Image 07. Magnitude, 2013. Courtesy of Niamh Barry.
Niamh Barry was born in 1968 in Dublin. After graduating from the National College of Art and Design, Barry opened her studio in 1991. Barry’s conceptual light sculptures are made with a range of materials that include aluminium, porcelain, mirror, acrylic and wood, as well as her signature-mirrored hand formed solid bronze and LED. Her pieces are unique, not only for their grace but the convergence between function (light) and object. Her work is included in many private and public collections.
Image 01. The Party, 1975. Copyright Cristina de Middel.
CRISTINA DE MIDDEL
Cristina De Middel studied fine arts, photography and is now an artist and war correspondent. De Middel’s The Party, is based on the book Quotations from Chairman Mao Tse-Tung, also known as ‘Mao’s Little Red Book’, a Chinese communist manifesto published in the early 1960s. The artist explores the limits of the “Photographic image to build truthful graphic testimonies and to raise a debate about the construction of opinion, history and the role that photography has played so far”.
Image 08. Untitled, 2010. Courtesy Reinoud Oudshoorn and Patrick Heide Contemporary Art.
Reinoud Oudshoorn is a Dutch artist, who works primarily in iron and frosted glass. When speaking about his work, Oudshoorn says “A work must produce more space than it consumes”—a statement more familiar in the realm of architecture than perhaps sculpture. Spending any time with one of his sculptured pieces suggest spaces beyond those immediately visible. They are strongly interactive, sensual and provocative.
Image 09. Landscapes, 2014. Courtesy of David Petersen Gallery.
Shawn Kuruneru was born in 1984 in Toronto and now lives and works in New York. Although young Kuruneru’s work exhibits spare, expansive and mature qualities familiar in minimalist work, it casts a meditative quiet balance that pervades the space it inhabits. Working with ink and water to generate density and transparency created by brush strokes applied directly to unprimed canvases, these gestures create a visual poetry and illusory depth. Kuruneru is represented by Ribordy Contemporary, Switzerland and David Petersen, US.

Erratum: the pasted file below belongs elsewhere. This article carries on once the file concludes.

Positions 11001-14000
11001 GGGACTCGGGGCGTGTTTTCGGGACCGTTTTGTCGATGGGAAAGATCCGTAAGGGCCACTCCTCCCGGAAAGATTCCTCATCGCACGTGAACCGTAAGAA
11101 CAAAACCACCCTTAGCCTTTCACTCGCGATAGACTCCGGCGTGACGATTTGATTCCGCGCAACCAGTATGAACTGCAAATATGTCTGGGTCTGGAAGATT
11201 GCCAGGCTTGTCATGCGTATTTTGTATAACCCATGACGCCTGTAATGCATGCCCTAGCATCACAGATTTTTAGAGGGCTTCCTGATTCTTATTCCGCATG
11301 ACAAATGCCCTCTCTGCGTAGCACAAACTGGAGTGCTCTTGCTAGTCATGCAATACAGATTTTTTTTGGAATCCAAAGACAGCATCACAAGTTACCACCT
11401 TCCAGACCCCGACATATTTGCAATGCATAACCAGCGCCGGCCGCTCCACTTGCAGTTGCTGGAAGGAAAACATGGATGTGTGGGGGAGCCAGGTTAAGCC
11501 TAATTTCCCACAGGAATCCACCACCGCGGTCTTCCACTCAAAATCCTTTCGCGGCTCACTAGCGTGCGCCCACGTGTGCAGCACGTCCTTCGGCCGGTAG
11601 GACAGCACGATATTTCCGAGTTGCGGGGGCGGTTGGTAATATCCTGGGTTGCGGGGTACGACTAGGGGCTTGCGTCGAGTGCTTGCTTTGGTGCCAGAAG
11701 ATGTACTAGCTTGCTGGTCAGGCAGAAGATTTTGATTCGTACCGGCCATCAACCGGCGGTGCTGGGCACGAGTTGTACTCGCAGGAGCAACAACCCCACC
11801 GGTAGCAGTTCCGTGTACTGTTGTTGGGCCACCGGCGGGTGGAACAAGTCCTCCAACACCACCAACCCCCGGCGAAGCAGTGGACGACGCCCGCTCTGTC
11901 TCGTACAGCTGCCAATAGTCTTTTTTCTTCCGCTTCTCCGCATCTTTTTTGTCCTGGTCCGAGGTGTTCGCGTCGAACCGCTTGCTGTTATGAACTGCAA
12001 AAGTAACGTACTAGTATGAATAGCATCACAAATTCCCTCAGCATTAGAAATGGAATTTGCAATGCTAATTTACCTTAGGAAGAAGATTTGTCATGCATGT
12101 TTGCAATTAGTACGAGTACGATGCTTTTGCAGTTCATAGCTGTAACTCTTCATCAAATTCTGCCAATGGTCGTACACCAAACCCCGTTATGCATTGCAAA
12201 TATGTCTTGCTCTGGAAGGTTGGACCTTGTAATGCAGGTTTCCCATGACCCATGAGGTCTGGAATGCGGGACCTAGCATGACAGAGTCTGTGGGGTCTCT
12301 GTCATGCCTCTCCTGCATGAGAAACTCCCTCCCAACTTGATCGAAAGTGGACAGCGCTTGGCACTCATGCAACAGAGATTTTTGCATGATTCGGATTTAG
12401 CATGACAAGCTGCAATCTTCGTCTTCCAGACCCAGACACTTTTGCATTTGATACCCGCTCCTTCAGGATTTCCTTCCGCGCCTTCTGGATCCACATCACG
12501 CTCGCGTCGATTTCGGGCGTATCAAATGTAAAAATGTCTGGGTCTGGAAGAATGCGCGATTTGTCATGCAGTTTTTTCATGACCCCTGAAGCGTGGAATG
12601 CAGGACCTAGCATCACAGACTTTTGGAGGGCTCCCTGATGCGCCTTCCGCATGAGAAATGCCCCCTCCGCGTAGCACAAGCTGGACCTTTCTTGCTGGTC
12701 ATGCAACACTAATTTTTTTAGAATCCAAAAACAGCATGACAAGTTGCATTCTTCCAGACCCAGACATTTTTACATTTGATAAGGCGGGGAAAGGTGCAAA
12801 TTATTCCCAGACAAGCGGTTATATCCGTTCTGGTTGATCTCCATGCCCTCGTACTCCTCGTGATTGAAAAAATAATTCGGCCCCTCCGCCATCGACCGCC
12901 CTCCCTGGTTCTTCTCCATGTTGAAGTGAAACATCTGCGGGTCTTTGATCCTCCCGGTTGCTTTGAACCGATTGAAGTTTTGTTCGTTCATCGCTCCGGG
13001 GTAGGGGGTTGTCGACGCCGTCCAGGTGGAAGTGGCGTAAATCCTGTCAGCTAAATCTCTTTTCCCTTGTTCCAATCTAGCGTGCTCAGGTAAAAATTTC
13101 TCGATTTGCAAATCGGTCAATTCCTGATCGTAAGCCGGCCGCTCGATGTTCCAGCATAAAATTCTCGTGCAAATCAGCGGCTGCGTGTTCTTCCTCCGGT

Image 10. Enigum XII Dining Table, 2013. Courtesy of Joseph Walsh and the Todd Merrill Showroom.
Joseph Walsh founded his workshop in 1999 and is a self taught designer-maker. Walsh lives and works in Cork, Ireland. All of his work is informed by a deep engagement with nature, craft and materials. In this series Walsh “Strips wood into thin layers, manipulating and reconstructing each into free form compositions, while shaping each layer to reveal not only the honesty of the structure but the sculpted form which is a unique collaboration of man and material”. His work has been exhibited and is included in major collections including the Museum of Art and Design, New York.
Neue Luxury • Issue 3 • Design • Feature • BY Kathryn Simon SHARE
An interview with Bon Duke
A graduate of the city’s School of Visual Arts, Bon Duke is fast emerging as a powerful force in fashion editorial. Shooting for a host of style magazines, he has an eye for detail, and is part of a new generation of film and image-makers influencing the fashion landscape with fresh perspectives.
Reinvention and redemption
Berlin is certainly no stranger to reinvention. The city’s cultural and urban redevelopment has often gone hand in hand, creating unique conditions for meaningful social, artistic and political exchange.
The wild world of art
Kenny Schachter has marked the art world with his own refreshing discourse and vision as an art dealer, curator and writer. Influenced by the view that art should not pander to an exclusive form of dialogue or be held hostage by the select few.